Those beginning their construction law career should be a focus on three things: (1) finding a mentor; (2) learning the trade (the law, construction, being practical); and, (3) developing relationships in the construction industry that will turn into clients and/or referrals. Practically speaking, the relationships most successfully turned into clients are those with smaller, but growing businesses that do not already have established relationships with lawyers or have used lawyers that are not particularly specialized in construction law. A unique feature of construction yields a potential source of these relationships.
In federal contracting and in many states there are programs in place to help direct some portion of the public work to include the use of historically underutilized businesses (HUBs), which in some places are referred to as disadvantaged business enterprises. Historically underutilized businesses may be defined in different ways, but the list typically involves minority-owned businesses, women-owned business, veteran-owned business, and small businesses. Because these entities are historically underutilized and/or disadvantaged, they have not had the opportunities for growth that others have had. The HUB programs are designed to provide an opportunity for small to mid-size businesses to get a foothold in the market, start to establish themselves, and grow. In addition to laws encouraging the use of such businesses, oftentimes local governmental entities will create offices or departments whose focus is on assisting these business and monitoring compliance with their programs.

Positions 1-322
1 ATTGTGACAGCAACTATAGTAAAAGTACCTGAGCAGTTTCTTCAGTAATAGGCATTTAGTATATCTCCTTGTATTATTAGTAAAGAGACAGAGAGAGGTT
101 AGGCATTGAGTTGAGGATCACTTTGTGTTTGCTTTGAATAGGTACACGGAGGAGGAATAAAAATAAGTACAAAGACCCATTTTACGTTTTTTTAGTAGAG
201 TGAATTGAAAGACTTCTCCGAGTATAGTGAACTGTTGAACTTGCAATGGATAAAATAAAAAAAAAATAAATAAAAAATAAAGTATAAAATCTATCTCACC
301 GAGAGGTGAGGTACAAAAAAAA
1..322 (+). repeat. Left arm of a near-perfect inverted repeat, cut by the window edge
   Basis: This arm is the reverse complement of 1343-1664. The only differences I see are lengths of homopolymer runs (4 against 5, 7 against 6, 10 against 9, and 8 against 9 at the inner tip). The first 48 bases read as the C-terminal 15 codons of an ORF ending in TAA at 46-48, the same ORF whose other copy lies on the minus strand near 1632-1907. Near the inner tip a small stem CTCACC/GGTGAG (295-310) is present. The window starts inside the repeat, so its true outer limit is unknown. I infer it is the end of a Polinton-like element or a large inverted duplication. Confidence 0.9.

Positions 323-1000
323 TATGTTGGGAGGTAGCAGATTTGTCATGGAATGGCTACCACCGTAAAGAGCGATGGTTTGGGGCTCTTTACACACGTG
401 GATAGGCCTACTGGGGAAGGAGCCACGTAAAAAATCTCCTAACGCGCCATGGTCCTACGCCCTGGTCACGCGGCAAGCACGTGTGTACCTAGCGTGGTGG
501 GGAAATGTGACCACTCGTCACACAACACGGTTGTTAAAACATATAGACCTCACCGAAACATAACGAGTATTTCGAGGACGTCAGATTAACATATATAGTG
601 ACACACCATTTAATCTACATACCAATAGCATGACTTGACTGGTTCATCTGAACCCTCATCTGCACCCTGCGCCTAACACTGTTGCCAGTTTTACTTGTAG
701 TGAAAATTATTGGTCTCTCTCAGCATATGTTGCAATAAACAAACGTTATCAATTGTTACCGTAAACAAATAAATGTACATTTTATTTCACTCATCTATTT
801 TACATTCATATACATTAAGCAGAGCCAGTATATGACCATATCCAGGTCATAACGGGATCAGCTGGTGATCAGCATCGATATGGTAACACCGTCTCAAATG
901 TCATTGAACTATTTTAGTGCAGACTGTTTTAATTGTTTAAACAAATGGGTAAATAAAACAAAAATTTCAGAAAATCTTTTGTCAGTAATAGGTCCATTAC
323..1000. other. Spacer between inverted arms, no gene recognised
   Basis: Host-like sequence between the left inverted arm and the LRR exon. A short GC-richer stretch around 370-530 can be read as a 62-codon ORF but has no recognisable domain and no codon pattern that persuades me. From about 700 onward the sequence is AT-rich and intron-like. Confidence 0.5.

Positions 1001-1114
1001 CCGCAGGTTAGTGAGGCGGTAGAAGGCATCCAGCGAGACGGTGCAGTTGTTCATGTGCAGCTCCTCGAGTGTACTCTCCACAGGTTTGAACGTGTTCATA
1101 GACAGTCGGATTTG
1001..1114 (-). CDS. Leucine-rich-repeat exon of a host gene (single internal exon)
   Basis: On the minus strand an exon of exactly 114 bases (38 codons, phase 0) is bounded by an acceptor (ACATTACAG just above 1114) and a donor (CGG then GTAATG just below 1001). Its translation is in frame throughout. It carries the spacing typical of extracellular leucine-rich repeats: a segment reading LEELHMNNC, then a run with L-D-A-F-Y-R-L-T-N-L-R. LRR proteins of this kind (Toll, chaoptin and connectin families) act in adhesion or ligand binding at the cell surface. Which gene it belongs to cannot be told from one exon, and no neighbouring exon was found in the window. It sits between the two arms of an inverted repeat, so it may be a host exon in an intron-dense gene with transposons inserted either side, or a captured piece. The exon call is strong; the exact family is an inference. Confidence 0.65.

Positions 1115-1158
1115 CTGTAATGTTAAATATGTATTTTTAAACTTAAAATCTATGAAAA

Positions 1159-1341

Many times these offices and departments are asked by the HUBs to help solve their legal problems, which they cannot do. These offices and departments sometimes host legal seminars in an effort to provide a source of general legal information without becoming the HUBs legal advisors in a given matter. That is where there is a unique opportunity. Similar legal problems often arise for these businesses. The problems are generally not complex, but their resolution is nonetheless incredibly important to the survival of these businesses. The legal services most typically needed are assistance in getting paid (including assistance in filing lien or bond claims) contract reviews, labor and employment issues, company formation, and perhaps minor insurance-related issues. Most importantly, these small businesses need cost-effective practical advice and solutions to their legal problems. If you can learn the law, be practical, and offer a rate structure or alternative billing arrangement that works for these companies, there is a real opportunity to grow your practice over time and help these businesses grow.
Learn the law and then contact these offices and departments and see if you can offer a legal seminar geared to the problems these businesses face.